Saturday, 10 October 2009

Plastic food for your child's lunchbox

The UK has a problem of declining take up of school meals, in Scotland the proportion of pupils eating schools meals was down to 39 per cent earlier this year. One reason is the drive for healthier meals and snacks at school, the changing menus with the unfamiliar food means lots of pupils just go off and buy burgers and chips etc. In addition to competition from takeaway outlets which often sell greasy and overprocessed food, school meals have to contend with competition from heavily marketed products with the targeting parents for putting in their children’s school lunch boxes.

I bought this product for a child’s lunch box 4 years ago in October 2005. It is from the Dairylea Lunchables range. The packaging is all about the chance to win an adventure weekend and activity toys, and has a cartoon character, a dancing cow that looks like its got BSE. Inside the actual ‘food’, encased in multiple layers of plastic, is less colourful. There is some ‘meat’ and some sort of pitta type bread, inside which lurks some processed cheese encased in its own layer of plastic, the type of cheese that doubles up as a toy as it can be torn into strips. It came with a concession to real food, a small carton of 100% orange juice, and some strawberry flavoured yoghurt. The rules on labelling mean that the use of the term ‘strawberry flavoured’, as opposed to ‘strawberry flavour’, means that it should contain at least a little bit of real strawberry and not entirely artificial flavourings.

I am keeping the product to see what will eventually happen to it. Three years later it looked much the same, I took this photo in 2008, now in October 2009 there is little discernible difference. I wonder if it will start leaking noxious gas if the plastic biodegrades before the food-like substance contents. I might open it after keeping it for 10 years, but suspect it will look much the same in 2015.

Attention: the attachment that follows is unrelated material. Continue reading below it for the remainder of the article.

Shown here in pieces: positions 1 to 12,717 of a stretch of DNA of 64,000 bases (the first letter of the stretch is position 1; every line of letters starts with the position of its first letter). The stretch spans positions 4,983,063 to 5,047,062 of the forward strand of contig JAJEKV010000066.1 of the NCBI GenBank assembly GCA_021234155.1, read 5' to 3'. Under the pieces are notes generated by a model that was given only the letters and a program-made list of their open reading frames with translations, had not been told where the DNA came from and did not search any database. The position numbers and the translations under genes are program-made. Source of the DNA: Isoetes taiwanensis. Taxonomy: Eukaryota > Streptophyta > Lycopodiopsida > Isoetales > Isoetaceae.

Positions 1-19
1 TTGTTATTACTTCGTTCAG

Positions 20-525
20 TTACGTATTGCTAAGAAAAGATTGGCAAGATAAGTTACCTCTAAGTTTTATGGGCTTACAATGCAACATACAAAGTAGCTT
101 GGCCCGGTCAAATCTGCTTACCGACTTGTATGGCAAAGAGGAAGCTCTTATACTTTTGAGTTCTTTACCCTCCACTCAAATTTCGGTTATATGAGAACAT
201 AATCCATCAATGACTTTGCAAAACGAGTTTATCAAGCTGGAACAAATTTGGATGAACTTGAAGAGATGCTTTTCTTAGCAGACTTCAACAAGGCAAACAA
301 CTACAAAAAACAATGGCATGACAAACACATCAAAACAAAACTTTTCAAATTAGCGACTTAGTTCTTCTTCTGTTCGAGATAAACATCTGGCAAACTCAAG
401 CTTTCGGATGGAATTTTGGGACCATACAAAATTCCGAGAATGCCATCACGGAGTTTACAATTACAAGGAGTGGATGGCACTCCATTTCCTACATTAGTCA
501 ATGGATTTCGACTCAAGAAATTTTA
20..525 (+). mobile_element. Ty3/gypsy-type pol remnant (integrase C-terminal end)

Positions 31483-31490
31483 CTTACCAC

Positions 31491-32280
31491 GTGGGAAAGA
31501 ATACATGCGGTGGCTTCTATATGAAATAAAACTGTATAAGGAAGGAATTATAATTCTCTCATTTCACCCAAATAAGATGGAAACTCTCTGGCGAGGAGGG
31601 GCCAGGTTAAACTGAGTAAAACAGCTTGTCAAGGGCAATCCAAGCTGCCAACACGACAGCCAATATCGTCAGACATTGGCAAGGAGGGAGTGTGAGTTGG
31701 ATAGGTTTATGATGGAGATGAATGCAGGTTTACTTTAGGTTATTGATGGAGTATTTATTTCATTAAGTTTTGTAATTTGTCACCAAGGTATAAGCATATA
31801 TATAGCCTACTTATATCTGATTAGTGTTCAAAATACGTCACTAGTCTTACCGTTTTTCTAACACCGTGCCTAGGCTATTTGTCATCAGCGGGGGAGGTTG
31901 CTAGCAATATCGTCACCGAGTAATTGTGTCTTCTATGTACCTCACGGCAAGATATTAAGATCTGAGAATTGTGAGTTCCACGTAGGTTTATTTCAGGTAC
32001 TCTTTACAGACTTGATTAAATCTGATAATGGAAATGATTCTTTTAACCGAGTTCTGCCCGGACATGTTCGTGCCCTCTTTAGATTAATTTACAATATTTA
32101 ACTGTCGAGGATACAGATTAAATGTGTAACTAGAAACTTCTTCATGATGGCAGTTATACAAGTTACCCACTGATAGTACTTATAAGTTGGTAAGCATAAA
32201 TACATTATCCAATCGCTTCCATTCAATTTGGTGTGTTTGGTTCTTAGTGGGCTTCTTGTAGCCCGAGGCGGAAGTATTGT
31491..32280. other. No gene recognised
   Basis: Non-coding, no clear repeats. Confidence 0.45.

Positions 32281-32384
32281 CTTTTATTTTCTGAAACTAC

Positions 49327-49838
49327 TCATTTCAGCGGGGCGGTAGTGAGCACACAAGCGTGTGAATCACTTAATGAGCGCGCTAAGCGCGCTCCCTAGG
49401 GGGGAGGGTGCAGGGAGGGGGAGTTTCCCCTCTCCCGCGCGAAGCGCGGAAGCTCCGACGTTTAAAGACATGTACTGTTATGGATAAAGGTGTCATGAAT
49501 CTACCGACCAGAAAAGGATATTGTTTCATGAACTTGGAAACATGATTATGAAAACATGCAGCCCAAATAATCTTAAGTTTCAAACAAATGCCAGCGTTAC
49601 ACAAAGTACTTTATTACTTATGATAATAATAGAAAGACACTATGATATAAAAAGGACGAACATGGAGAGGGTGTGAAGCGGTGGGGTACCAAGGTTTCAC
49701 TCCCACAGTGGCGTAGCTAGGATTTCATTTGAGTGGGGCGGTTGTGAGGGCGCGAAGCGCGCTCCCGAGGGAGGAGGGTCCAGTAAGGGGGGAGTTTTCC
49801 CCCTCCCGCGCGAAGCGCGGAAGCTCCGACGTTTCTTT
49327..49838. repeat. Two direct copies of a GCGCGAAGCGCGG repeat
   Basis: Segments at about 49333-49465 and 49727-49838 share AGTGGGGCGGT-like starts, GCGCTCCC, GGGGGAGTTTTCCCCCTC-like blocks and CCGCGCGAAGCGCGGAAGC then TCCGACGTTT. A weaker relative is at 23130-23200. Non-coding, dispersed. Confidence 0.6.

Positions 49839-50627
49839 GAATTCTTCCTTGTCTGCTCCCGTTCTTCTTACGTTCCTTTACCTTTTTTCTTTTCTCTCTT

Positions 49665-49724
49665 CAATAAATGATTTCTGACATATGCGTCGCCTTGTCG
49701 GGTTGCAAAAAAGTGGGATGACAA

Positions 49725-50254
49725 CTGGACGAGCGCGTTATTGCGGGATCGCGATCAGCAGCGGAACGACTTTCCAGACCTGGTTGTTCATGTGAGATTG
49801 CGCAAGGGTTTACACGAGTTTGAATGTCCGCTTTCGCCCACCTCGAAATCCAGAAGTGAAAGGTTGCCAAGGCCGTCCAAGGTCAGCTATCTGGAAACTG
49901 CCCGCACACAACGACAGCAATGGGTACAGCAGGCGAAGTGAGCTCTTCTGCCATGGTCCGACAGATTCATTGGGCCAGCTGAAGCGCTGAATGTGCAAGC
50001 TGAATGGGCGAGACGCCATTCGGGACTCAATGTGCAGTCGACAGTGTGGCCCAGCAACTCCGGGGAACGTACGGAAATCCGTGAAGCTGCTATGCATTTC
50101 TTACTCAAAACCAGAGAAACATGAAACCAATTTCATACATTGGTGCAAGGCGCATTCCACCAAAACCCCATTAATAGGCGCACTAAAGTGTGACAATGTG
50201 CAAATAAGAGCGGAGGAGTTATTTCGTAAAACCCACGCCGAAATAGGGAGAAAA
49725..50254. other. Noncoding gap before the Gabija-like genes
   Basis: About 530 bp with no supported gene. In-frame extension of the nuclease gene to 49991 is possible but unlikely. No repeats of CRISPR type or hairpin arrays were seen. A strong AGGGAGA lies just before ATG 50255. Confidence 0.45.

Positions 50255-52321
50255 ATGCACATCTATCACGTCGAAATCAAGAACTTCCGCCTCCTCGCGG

The Lunchables products have had their marketing claims challenged. In 2002, the ‘Harvest Ham’ product in the Dairylea Lunchables range won the dubious honour of the Food Commission’s Parents’ Jury Not In My Lunchbox award for the worst food product marketed for children’s lunch boxes, listing the product’s ingredients much more prominently than the small print on the packaging. One mother’s comment summed up the product as ‘Absolutely vile, overprocessed rubbish’. The manufacturer, Kraft Foods, was hauled up by the Advertising Standards Authority (ASA) for the Lunchables range in 2007, upholding complaints that the advert breached clauses on ‘truthfulness’ and ‘substantiation’ in its claims that the product was ‘packed with good stuff’ and banned the advertisement from being used in future campaigns.

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